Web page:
The side of No. 22 Ladbroke Square in Ladbroke Terrace. Photo 2008.

 

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Nos. 23-47 (between Ladbroke Terrace and Kensington Park Road)

 

     The building leases for Nos. 23-27 were given by Connop to a builder called William Gribble of St Marylebone in 1842. However, when the houses were completed in the following year, Ladbroke gave 99-year leases to Connop’s solicitor, William Parkin, no doubt because of some complicated financial arrangement between the parties. The houses are elegantly plain, with four storeys plus basement, no string courses and porches with Tuscan pillars. The porches are particularly wide and the houses have unusual double front doors (except for No. 27, the entrance to which has been narrowed and a standard panelled single door installed). All except No. 26 have stucco bottle balustrades at the street boundary, unlike most of the rest of the houses on this street which have railings. The houses have neat multi-storey closet wings to the rear, not much altered over the years. No. 23 has an interesting array of blind windows on its side elevation in Ladbroke Terrace.

 Ladbroke Square east from Ladbroke Terrace. No. 23 in the foreground.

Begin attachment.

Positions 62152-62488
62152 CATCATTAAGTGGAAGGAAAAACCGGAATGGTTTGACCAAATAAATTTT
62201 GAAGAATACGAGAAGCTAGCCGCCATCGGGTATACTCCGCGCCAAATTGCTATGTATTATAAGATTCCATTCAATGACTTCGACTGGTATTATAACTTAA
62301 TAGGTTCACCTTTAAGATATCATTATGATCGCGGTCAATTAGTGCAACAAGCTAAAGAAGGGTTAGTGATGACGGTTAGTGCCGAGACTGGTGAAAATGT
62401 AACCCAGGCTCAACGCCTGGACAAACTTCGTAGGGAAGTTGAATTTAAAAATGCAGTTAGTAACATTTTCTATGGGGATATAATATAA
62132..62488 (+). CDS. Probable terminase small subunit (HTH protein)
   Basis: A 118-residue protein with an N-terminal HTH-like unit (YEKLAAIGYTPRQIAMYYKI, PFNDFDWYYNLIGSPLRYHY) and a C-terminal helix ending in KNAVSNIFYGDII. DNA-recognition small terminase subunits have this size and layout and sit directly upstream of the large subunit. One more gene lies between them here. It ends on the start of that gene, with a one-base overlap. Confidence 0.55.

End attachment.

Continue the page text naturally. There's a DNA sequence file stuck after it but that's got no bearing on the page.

© Thomas Erskine 2006

    The long leaseholds of Nos. 24 and 25 were advertised for sale, either as an investment or for occupation, in The Times of 9 December 1843. They were described as “recently erected in the most substantial manner, and finished in a superior style, with handsome portico entrances, and fitted up with every requisite convenience for the accommodation of families of the first respectability. Most desirably situate … commanding beautiful and extensive views in a highly improving neighbourhood.” The ground rent was £20 per annum and the auctioneers reckoned that the rental value was £220 per annum.

 

 

    Nos. 28-47 date from between 1842 and 1846. They were probably designed by Conop’s architect John Stevens, who was also one of the two architects responsible for St John’s church. He seems also to have had a financial interest in some of the houses.